These two programs are components of the comprehensive strategy to end homelessness in Yellowknife and are already making a difference.

Yellowknifer has long held that leaving the police, courts and emergency services to deal with the city's homelessness problem is an ineffective use of taxpayers' money, so it's really great to see change happen with just a small part of the overall plan. It's just a taste of what's possible.

Clever contest shines light on city innovators
Yellowknifer - Wednesday, August 16, 2017

Earlier this month, longtime Yellowknifer and business owner Seiji Suzuki claimed victory in the Win Your Space Yk contest.

Suzuki's vision for an additive-free -- but pun-friendly -- Japanese bakery, Ja-Pain, won over a six-member jury and earned a year of free rent downtown.

Yellowknifer congratulates Suzuki and all the other entrants. From wedding planners, to interior designers, tour operators and crystal sellers, this neat little competition showcased a hidden trove of inspiring entrepreneurs and innovative ideas. Hopefully, a few more of these businesses get incubated and one day set up alongside Suzuki. The more niche businesses, the more vibrant the city.

The City of Yellowknife, along with the territorial government and other corporate sponsors split the competition's $76,000 bill -- money well spent. The contest was a smart, fun way to raise awareness of efforts to revitalize the downtown core, which has a vacancy rate five-and-a-half per cent higher than the rest of Yellowknife -- 7.8 per cent compared to 2.3 per cent.

These types of projects have been successful elsewhere, decreasing vacancy rates and property crime, and adding money to the local economy.

Yellowknifers are generally resourceful, often by necessity due higher costs and isolation from the south. To see so many local entrepreneurs put out fresh ideas and drive residents to imagine what else could be in the city's downtown was inspiring for all who followed the contest.

Hopefully this isn't the last Yellowknifers have seen of this event.

A time for healing
Editorial Comment by April Hudson
Kivalliq News - Wednesday, August 16, 2017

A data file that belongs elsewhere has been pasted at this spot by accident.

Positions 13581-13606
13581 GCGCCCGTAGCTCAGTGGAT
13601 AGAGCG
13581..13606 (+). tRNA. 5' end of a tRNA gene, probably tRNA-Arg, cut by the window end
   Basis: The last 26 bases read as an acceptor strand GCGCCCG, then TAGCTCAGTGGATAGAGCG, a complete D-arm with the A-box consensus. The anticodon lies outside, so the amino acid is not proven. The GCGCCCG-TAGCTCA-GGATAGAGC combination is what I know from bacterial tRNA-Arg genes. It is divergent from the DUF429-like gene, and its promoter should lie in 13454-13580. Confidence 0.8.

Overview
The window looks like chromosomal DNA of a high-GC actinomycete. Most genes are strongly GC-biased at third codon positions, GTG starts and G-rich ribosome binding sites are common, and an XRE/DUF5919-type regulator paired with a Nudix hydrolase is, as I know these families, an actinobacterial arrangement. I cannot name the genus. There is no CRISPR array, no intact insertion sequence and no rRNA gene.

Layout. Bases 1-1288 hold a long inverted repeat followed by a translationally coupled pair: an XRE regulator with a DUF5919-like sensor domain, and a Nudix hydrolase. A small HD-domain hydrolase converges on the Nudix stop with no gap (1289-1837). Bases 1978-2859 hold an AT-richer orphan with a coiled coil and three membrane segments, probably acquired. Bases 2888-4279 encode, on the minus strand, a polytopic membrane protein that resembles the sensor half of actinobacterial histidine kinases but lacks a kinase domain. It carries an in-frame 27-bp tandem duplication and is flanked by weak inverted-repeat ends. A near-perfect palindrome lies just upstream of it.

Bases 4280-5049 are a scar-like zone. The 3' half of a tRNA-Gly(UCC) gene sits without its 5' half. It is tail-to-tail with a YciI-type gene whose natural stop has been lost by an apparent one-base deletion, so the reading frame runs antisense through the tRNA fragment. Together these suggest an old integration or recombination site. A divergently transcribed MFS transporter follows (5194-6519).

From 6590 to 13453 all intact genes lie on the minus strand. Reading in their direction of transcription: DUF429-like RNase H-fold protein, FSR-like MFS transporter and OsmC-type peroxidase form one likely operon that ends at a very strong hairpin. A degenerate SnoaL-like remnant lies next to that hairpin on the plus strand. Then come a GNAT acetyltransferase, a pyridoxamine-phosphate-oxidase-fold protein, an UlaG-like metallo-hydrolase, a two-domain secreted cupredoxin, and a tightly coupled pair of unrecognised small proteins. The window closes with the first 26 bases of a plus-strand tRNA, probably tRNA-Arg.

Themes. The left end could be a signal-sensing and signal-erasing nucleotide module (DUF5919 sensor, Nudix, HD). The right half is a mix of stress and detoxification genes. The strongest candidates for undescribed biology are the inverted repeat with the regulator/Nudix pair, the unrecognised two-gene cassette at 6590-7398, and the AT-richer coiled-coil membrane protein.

This week, visitors from the National Inquiry into Missing and Murdered Indigenous Women and Girls are in Rankin to meet Kivalliq families for the first time.

The upcoming hearing itself, set for mid-December, is still quite a way off, but many people - myself included - are relieved it has even made it this far.

It's no secret the inquiry has been embattled of late, with commissioners resigning and staff quitting.

In fact, some families of missing and murdered Indigenous women and girls have called for the inquiry to be shutdown and reset.

A couple of weeks ago, I talked to Laura MacKenzie about her efforts to encourage people to speak up during the inquiry's time here.

Laura talked of her desire to give a voice to her aunt Betsy. After I spoke with Laura, I wondered what kind of impact a 'hard reset' would have on people like Laura. How many stories would go untold? How many female voices, gone to soon, would miss a chance to speak?

For all its flaws -and there are many - I believe the national inquiry still has the capacity to heal wounds. Commissioners aren't waving a magic wand and saying they'll make everything better; they are simply trying to create a space for families to speak and for voices to be heard.

That alone is a compelling goal and something worth fighting for.

But it is a difficult task. It will undoubtedly re-open old wounds for some people that listen to, or speak of, what happened to their sister, mother, daughter, aunt or friend. But the power of words to help and to heal, and the easing of burdens that sometimes follows the telling of a trauma, are reasons to keep the inquiry alive.

It's certainly not a fix-all. But it might be an important step along the path to wellness for some families, who have been left scarred by deaths and disappearances. It might also help those that felt ignored.

This week, those people will have the chance to put their names down as speakers for the December hearing.

A friend of mine - an Indigenous journalist and survivor -wrote of the hopes she still held for the inquiry, last month. She asked families not to give up on it.

You could hear in her voice a deep hope that burns in the hearts of many families of the missing and murdered - a hope for justice and for reconciliation.

We should all be proud of these people giving a voice to the dead. It's an act of strength and an act of bravery.